Tesla’s eccentricities went beyond just the weird stuff he created. He likely suffered from Obsessive Compulsive Disorder, with a crippling fear of dirt and germs and a fixation on the number three (he would only stay in hotel rooms that were divisible by three). He didn’t like round objects, and found fat people and pearls disgusting (kind of tying in with that whole ‘not liking round objects’ thing). The germ fear was probably the thing that kept him celibate for his whole life (so, basically, Tesla was like George from that one episode of Seinfeld). Tesla was not, however, agoraphobic, like some have said. He actually quite enjoyed giving presentations, but only if his electricity machine was with him. Basically, he liked talking to people, but only if he was allowed to look like the coolest mofo on the planet while he did it.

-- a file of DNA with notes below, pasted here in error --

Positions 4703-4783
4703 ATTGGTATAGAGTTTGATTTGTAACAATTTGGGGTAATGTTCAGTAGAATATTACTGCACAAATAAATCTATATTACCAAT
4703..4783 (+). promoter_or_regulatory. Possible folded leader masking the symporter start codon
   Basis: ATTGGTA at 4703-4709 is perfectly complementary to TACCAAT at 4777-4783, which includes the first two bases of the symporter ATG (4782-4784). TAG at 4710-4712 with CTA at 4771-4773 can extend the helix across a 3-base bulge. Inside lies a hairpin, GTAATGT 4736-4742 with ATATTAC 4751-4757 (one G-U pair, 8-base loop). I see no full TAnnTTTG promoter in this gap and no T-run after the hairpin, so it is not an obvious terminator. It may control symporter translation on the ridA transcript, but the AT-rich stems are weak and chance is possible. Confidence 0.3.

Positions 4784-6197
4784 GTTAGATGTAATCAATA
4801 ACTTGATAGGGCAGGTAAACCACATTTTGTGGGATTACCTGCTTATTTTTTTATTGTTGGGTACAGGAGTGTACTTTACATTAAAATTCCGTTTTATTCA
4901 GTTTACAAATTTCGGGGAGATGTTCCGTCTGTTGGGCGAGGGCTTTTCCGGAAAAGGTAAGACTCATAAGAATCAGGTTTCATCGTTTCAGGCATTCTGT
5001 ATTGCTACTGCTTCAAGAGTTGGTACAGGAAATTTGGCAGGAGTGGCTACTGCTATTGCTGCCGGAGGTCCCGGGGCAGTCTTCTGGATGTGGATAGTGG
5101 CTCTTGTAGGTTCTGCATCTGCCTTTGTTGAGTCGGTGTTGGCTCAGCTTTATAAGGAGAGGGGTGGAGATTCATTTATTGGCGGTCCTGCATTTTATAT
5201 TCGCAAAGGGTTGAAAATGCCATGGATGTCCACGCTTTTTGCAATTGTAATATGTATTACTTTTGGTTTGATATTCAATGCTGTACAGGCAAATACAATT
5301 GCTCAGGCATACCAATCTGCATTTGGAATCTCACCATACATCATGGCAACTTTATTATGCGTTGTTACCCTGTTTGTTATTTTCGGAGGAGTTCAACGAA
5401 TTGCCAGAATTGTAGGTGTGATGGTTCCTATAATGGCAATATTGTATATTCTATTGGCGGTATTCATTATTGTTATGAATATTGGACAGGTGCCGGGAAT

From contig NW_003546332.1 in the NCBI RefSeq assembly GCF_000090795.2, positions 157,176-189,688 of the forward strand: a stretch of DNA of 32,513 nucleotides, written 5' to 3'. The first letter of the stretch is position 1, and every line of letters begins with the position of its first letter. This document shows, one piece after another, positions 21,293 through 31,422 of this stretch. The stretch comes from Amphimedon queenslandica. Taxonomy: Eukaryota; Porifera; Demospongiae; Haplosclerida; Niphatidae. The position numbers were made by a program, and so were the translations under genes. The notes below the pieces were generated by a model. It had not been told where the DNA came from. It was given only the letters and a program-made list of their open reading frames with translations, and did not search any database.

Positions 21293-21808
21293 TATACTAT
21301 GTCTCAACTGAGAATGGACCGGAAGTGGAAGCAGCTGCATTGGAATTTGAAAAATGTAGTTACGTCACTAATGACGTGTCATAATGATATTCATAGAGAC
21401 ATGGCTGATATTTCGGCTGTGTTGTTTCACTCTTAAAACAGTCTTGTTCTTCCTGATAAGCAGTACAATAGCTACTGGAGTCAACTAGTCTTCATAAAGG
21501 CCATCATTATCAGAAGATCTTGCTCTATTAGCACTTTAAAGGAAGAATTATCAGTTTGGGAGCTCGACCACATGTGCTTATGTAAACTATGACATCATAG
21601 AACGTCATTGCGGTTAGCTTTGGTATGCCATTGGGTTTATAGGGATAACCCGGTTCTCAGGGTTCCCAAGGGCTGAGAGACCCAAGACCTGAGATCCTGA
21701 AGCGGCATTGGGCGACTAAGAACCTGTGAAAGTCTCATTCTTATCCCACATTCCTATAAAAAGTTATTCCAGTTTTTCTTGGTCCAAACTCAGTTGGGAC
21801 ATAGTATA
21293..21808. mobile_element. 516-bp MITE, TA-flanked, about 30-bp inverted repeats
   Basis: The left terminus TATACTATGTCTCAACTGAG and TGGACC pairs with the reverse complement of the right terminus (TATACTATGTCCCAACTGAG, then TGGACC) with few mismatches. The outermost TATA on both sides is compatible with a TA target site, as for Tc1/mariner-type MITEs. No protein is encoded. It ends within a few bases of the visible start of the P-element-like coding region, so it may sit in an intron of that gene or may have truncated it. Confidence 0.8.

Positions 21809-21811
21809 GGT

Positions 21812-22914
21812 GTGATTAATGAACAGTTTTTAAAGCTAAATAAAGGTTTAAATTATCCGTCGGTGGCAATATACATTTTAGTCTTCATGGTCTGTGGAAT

The rivalry between Tesla and Edison wasn’t just because Edison was mean and jealous. It actually started when Tesla came to America from Croatia. He went to work for the already-established Edison (this was obviously before it was common knowledge that the people working for Edison were the ones inventing things, while Edison sat in his office reading Garfield while his soul and heart grew blacker and blacker, until he was basically Lionel Barrymore in It’s a Wonderful Life). Tesla and Edison had many arguments about how inefficient Edison electricity technique was, and that he could fix it and save Edison, and everyone else once it went into mass market, money. Edison told Tesla that if he truly could improve it, that he’d reward him $50,000. Then he undoubtedly returned to his office, laughing in the way your grandfather probably did when he bet you $10 that you couldn’t climb to the top of the highest tree in the yard, before he realized you were a six year old with a death wish. Tesla completed his task without breaking a sweat, and then asked Edison for his money. Edison then earned the title of Biggest Jerk of the 1880s when he responded with, “You don’t understand American humor.” Yes. He actually said that.